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I have this script in a *.sh file to enable natural scrolling. I've added it to Startup Application.

xinput set-prop 11 268 -106 -106
nautilus -q && nautilus -n

The problem is, whenever I login, the last command (nautilus -n) won't run -which is annoying because I can't use the Super button to open Dash- and I have to run nautilus manually. What's wrong?


I have tested my script above on terminal line-by-line, and it works fine. The problems only appear when I run it from .sh file.

nautilus -q && touch $HOME/Desktop/reported-success.txt give me the txt file,

and the result of nautilus -q && nautilus -n &> $HOME/nautilus-output.log is :

Initializing nautilus-open-terminal extension
Initializing nautilus-image-converter extension
Initializing nautilus-dropbox 1.4.0
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Pardon me for asking, but just for the record: You did end the script with a linefeed/enter character or an empty line did you ? (If not, then the last command won't be executed.) – thom Apr 4 '13 at 3:46
No I didn't. Just an additional line or empty space didn't work either. But you're right, I changed the last line to nautilus -q && nautilus -n &&[enter], and it works, thanks alot. How do I make your comment as an answer @thom ? – Nur Apr 4 '13 at 11:13
@Nur: s/he'll have to do that her/himself. It's a very subtle thing indeed and a good point. It's something that wouldn't be visible here with the code formatting. – 0xC0000022L Apr 4 '13 at 17:10
@0xC0000022L Then, what should I do with this question? – Nur Apr 4 '13 at 17:25
@Nur: simply wait for thom to write an answer. I can also edit it into my answer if you prefer that. The possibility had crossed my mind initially, but I had discounted it (wrongly, it seems). – 0xC0000022L Apr 4 '13 at 17:29
up vote 0 down vote accepted

End the script with a linefeed/enter character or an empty line
or else the last command won't be executed.

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Well from the script that means that nautilus -q returned a non-zero exit code. Hence the && evaluates to false and nautilus -n doesn't get executed.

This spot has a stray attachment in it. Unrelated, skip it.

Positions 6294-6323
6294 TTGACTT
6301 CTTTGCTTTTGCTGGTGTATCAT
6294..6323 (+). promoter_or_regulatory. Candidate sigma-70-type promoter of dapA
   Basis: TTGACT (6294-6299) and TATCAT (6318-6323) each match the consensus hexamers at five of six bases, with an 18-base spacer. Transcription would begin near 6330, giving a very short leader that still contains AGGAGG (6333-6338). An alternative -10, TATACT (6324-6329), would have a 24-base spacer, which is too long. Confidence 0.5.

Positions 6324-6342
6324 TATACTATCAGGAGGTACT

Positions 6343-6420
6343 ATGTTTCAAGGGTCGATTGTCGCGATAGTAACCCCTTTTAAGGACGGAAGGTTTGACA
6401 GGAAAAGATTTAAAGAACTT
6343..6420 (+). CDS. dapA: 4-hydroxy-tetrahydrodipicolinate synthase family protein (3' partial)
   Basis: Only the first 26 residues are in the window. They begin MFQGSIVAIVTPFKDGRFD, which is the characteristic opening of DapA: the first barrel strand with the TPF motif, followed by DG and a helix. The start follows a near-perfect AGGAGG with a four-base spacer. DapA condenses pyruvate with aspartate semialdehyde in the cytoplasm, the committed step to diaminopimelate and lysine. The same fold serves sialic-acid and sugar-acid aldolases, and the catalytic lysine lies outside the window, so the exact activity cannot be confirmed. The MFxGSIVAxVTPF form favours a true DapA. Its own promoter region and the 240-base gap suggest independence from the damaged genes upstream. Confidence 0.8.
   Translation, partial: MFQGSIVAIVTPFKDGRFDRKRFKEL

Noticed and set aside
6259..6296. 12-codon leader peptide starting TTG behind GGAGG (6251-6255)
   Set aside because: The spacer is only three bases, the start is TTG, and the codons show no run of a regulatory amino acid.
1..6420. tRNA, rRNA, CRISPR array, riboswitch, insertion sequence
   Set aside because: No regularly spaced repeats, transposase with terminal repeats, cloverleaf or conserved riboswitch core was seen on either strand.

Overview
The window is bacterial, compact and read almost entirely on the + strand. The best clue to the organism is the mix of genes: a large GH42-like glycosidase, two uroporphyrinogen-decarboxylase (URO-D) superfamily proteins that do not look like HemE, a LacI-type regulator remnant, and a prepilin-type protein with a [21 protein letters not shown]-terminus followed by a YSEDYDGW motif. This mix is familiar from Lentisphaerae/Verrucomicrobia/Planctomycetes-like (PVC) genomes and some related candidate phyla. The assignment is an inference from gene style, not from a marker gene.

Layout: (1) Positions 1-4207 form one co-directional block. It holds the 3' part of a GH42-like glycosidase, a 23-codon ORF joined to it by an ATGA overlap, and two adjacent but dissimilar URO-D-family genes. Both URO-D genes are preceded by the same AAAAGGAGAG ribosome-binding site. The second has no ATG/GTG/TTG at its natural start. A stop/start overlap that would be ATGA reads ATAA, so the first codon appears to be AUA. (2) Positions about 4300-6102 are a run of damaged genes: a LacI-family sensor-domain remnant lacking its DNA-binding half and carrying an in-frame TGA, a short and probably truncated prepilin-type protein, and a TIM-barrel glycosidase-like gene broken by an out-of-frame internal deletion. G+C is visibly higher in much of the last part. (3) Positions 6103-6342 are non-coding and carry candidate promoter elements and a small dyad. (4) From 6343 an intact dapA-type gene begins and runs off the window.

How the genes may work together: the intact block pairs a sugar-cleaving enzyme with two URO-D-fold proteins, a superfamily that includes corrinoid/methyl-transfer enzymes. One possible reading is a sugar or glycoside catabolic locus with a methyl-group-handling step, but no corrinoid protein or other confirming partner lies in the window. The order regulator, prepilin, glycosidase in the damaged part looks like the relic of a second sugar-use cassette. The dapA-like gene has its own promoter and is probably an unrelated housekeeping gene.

You tell it: run nautilus -n if nautilus -q succeeded. The definition of success is an exit code of 0 in the shell.

Use ; instead of && to do it unconditionally or use a small wrapper script to translate the possible return codes that you want to accept as "success" into 0.

Another method to tear down running nautilus instances is obviously to use pkill this way:

pkill -u $(whoami) ^nautilus

You may want to specify a particular signal (pkill -SIGNALNAME -u ...), but I found no documentation on which signals nautilus reacts to.

The above command kills all instances of nautilus running as you (the whoami).

Use this to figure out what the first command (nautilus -q) returned:

nautilus -q || echo "exit code: $?"

What do you see? If it's not 0 then this is clearly the problem just the way the script logic suggests.

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Addressing just the first part of this answer (the part that is an answer, whereas the second part is purely a request for information): This is probably not a very good solution, because the goal is to successfully restart Nautilus so that the changes made by the xinput command are applied. – Eliah Kagan Apr 3 '13 at 18:07
@EliahKagan: I see. I use Ubuntu as terminal-only, so I had to look up nautilus -q anyway. Let me address this. – 0xC0000022L Apr 3 '13 at 18:09
@0xC0000022L no output from nautilus -q || echo "exit code: $?", it just quit nautilus as usual, and I have to run nautilus manually again. And changing && with ; didn't work either. – Nur Apr 3 '13 at 18:23
@Nur: what about (the last line) as (nautilus -q || pkill -u $(whoami) ^nautilus || true) && (sleep 2; nautilus -n)? – 0xC0000022L Apr 3 '13 at 18:36
@0xC0000022L The same. Works in terminal. Works in separate (another) .sh file. But didn't work on my script. – Nur Apr 3 '13 at 19:15

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